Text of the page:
Sunday, November 13, 2005

Misplaced Zeal

"I do not feel obliged to believe that the same God who has endowed us with sense, reason, and intellect has intended us to forgo their use." -- Galileo Galilei

The problem of belief lies in the need for the human being to be sure. He thinks that his belief is sure when he ignores all other voices - within himself and within humanity - and gives himself up to his "beliefs." - Unknown


It has often amazed me that how as a species continue to lay importance to such trivial matters like religion. Religion, according to me is something private, something sacrosanct. I am not a firm believer in religion, neither am I an atheist. I prefer my own way, I make not so frequent trips to the temple, there could be times where I would go “religiously” and at the same time, there could be months before I step into a temple. It is interesting to see that the word “religiously” also creeps in our dialogue. By definition, it is meant to signify any activity which we do regularly, without a break. It is precisely this narrow definition of something which is fundamentally so private in nature that disturbs me. Do we do ablutions in public, if not, why make a song and dance of prayer. Prayer is something which you are supposed to be in privacy, without disturbing anyone. Yet, we insist repeatedly on encroaching on someone’s privacy. We tend to get all riled up if other people come into our “private spaces” but somehow when it comes to religion, all rules are laid to rest. Although I am not a firm believer in any religion, I always question the faith and the beliefs put forth in Hinduism. It is this questioning about my faith in something so fundamentally private that has given me my own personal “hybrid” version of faith. It has nothing to do with what is commonly practiced, it does not interfere with anyone else, it does not cause hurt or pain to anyone else. I have had conversations with several Christians and they also have had the same experiences I have. While not being ‘atheists’ in the true sense, questioning of faith has put forth new questions and I have come to believe that there is space for all forms of belief in all religions.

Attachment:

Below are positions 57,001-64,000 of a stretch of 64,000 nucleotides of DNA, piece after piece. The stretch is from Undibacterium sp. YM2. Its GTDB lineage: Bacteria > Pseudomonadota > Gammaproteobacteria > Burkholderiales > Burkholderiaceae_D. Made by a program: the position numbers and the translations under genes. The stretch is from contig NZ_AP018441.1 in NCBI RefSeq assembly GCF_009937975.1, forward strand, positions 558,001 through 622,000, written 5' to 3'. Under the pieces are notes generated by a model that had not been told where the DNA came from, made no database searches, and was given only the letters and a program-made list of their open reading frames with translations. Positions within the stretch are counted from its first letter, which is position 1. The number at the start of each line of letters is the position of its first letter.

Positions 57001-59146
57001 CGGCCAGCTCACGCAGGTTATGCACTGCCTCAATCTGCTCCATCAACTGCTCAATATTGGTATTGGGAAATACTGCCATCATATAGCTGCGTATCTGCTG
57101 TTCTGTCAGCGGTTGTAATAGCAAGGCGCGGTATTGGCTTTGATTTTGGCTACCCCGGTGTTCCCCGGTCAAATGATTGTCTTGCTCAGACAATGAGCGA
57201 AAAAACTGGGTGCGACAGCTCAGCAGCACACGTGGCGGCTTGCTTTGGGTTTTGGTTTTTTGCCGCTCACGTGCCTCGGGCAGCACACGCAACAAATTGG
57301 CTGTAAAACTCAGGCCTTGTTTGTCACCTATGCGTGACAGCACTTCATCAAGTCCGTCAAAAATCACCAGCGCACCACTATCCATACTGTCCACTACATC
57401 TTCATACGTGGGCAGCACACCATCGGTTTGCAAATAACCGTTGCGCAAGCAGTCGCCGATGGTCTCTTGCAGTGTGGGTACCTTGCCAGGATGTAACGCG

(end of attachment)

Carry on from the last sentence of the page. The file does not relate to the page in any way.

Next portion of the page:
This is further exacerbated by the fact that we frequently reduce all problems to in an “Us vs. Them” mentality. Any issue to do with terrorism is immediately given the spin on ‘those damned Islamists'. It is precisely this frequently heard rant that had me thinking.